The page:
Joining the leagues of Instagram, Facebook and TikTok, LinkedIn is expanding its site capabilities and generating easily digestible ways to network using cover stories. This rollout of a cover story feature is for mobile users and shows up as a peach ring around your image when someone lands on your profile. Cover stories offer the ability to post a 30-second clip introducing yourself to connections and potential employers.
Video has taken off tremendously over the years, and it’s not hard to see why. Social video generates 1,200% more shares than text and image content combined, according to Wordstream. As a best practice, you should optimize and update your LinkedIn profile regularly and indicate whether you’re open to work opportunities or outreach from recruiters. These cover stories are a great way to showcase your personality, give your elevator pitch for what you do and optimize your profile.
Before we go into how to shoot a cover story, here are some good examples and things to know:
Examples of great LinkedIn cover stories
What a LinkedIn cover story is
- A 30-second snapshot of what you do (it shows up as a peach ring around your profile picture)
- An addition to your profile picture
- A way to share how you can solve someone’s challenges
- A personal connection opportunity
- A way to showcase your skills and personality
What a LinkedIn cover story is not
- A Facebook or Instagram story reel (It does not disappear!)
- A listicle of your work experience
- A place to be salesy, impersonal or inauthentic
Step 1: Outline what you’re going to say
While you can shoot your cover story directly from the LinkedIn app, we recommend pre-recording. This is especially helpful if you want to add any extra visuals, backgrounds or text captions to your video after the fact (nice, but not a requirement!). The concept of the cover story is the same for everyone, but as you’ve seen, the execution can vary greatly depending on someone’s personal brand. What a bookkeeper does will be different from a video editor.
Remember, you’re there to give life and dimension to your profile. What once was simply a picture with text can now function as a billboard for your personal brand.
Consider writing out a template of what you want to say and doing a few takes to see how it feels. If you’re stumped on where to start, use this:
Thanks for dropping by! I’m [NAME], a [JOB YOU DO]. When I’m not [HOBBY], I’m helping people [SOLVE FOR PAIN POINT]. Send me a DM, and let’s connect on how I can [ROI TIE IN].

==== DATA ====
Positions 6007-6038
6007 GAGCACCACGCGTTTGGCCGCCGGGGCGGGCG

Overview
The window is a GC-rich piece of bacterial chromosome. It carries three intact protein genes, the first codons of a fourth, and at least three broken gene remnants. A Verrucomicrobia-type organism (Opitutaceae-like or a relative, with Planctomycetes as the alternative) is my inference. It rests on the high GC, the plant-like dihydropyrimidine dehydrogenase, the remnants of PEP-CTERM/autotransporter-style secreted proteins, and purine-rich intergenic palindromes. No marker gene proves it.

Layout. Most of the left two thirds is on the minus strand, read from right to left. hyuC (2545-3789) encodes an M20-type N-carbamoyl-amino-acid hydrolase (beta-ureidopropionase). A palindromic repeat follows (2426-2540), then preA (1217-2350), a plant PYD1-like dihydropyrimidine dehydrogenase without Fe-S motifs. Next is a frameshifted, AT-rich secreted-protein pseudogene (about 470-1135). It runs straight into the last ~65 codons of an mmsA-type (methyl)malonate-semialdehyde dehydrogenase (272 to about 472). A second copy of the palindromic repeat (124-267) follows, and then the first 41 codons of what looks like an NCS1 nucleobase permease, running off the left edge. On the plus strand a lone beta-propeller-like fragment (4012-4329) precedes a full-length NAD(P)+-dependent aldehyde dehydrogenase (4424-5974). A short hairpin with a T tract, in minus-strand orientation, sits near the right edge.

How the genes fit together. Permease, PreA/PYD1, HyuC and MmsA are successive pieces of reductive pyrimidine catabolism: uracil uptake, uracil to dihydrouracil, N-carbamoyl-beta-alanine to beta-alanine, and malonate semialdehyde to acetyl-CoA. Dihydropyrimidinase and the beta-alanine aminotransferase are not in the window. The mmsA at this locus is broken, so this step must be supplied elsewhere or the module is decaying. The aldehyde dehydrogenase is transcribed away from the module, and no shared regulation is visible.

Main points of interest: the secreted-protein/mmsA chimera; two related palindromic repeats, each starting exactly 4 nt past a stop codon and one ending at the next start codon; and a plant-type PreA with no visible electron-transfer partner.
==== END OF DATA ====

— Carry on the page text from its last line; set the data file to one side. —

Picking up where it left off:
Let’s see how this looks for Suzie, a life coach:
Thanks for dropping by! I’m Suzie, a life coach for over 10 years. When I’m not training for my next triathlon, I’m helping business owners balance their personal and professional lives through proven behavioral techniques and science. Send me a DM and let’s connect on how I can help you get more time back in your day for the things that really matter. Follow me for free mentoring workshops and advice.
Step 2: Record your video
Tips for recording your LinkedIn cover story
- Record vertically, not horizontally so the picture fits on a smartphone
- Make eye contact with your camera, not at your face on the screen
- Use good lighting – stand facing your window, as natural lighting is often best
- Smile! That first impression is everything
- Put your phone on a stand to avoid wobbles
- Do a few takes, and make sure after you trim that it fits the 30-second requirement
Many times, your smartphone’s photo app is perfect for editing. So, unless you’re doing any heavy editing or adding graphics, there’s no need to import it into another program.
Step 3: Now it’s time to make your cover story
We hope this was a helpful resource on creating a LinkedIn cover story. This coexists with your profile image on mobile and is a great way to welcome new networking opportunities and connections in need of your services. Feel free to comment if you’ve got any questions about the feature – and happy recording!
Other how-to articles you may like:
How to prepare for a video interview
How resolving to exercise more will make you a better business leader
5 Common mistakes recruiters make (and how to avoid them)